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First let me apologize for the extremely long delay in publishing anything. While I was on a semi-sabbatical from writing, I contracted COVID which then caused me to spend almost a month getting back in the right frame of mind.
During my illness I couldn’t even read, but leading up to that, and coming out of it I have read a lot. So expect some additional upcoming reviews in the very near future!
Dvoretsky’s Endgame Manual 5th Edition Russell Enterprises 2020 440pp
Historically when an existing work has a new edition out, that hasn’t been a sign that you need to rush out to buy it. After all, the updates are normally just to a few things and due to the fact that engines are now stronger.
However, in the Age of Leela, there are many good reasons to do so. After all, it’s one thing to say “I’ll just download the new Stockfish and do the work myself.” Neural Networks, however, are another thing entirely.
Not to mention the слон (elephant) in the room, which in this case was the untimely passing of Mark Dvoretsky in September of 2016. This means, of course, that while *some* of the revisions were overseen by the famed Russian trainer himself, the bulk of them were handled by others. In this case noted endgame experts, German GM Karsten Muller and Alex Fishbein from the USA.
Perhaps to mark the fact that there are others working on this manual, the color of the cover was changed. It now seems almost like a cross between the blue color for DEM that we’ve grown accustomed to, and the green of Dvoretsky’s Analytical Manual. I personally don’t find the color to be visually appealing, but you know what they say about judging books thusly.
So let’s open ‘er up.
Two new forwards are in this book. One by the aforementioned GM Muller, discussing many of the details as to how this volume was assembled, and one by 14th World Champion Vladimir Kramnik discussing the importance of the project since it’s inception with the first edition.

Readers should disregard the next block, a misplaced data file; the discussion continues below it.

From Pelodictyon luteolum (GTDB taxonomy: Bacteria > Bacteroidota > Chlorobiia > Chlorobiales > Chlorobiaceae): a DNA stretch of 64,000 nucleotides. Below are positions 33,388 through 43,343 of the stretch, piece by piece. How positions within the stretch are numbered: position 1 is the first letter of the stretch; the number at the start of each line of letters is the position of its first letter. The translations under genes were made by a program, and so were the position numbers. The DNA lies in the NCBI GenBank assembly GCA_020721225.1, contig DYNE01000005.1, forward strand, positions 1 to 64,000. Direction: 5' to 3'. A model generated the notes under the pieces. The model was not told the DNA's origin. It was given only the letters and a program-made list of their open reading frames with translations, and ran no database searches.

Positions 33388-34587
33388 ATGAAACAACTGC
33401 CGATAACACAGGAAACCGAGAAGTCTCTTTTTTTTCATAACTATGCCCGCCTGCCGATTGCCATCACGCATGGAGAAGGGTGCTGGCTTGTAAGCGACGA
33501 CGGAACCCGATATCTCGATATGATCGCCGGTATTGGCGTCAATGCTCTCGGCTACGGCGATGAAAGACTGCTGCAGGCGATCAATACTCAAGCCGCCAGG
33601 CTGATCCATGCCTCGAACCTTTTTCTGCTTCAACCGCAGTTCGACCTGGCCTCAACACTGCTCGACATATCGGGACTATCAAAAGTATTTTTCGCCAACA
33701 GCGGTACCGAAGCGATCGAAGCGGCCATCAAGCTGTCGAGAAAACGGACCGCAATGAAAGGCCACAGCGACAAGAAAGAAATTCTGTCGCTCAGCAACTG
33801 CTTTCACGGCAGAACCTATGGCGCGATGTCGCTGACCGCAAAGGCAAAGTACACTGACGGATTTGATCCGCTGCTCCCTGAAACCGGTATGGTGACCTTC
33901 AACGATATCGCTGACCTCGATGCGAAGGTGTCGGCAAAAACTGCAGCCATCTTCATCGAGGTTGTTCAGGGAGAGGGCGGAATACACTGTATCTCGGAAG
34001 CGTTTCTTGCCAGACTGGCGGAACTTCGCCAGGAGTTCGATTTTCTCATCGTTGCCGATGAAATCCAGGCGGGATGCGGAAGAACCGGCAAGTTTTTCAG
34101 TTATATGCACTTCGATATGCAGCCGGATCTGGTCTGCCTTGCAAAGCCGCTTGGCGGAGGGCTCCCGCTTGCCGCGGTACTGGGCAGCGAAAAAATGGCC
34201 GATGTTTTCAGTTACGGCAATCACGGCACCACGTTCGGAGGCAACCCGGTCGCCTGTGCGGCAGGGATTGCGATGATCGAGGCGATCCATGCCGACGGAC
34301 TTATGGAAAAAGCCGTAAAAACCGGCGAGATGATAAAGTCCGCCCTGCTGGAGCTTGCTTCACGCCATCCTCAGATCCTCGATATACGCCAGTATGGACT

The other main visual change is that the former sections printed in blue ink have been replaced by highlighted gray text.
Perhaps this is me being overly critical, but I find that the completely filled box is much much easier to read. I do, however, seriously applaud the move away from the blue because it was certainly true that depending on which print run your copy was from, sometimes the blue would be so faint you couldn’t read it.
This addition comes with many new diagrams added, as well as some that have been omitted. For pedants like myself this is a nice feature. I don’t know why my mind works this way, but it does. I like knowing what has changed!
The content is, of course, pure gold. After hearing John Hartmann mention that he’s “woodshedding” all of the gray positions I decided to set for myself a similar goal, but I’m only focusing on the rook endgames. There are more than fifty of these, so my work is cut out for me!
One thing I have always loved about the various version of DEM is the level of detail that is covered, even on examples the reader may already be somewhat familiar with.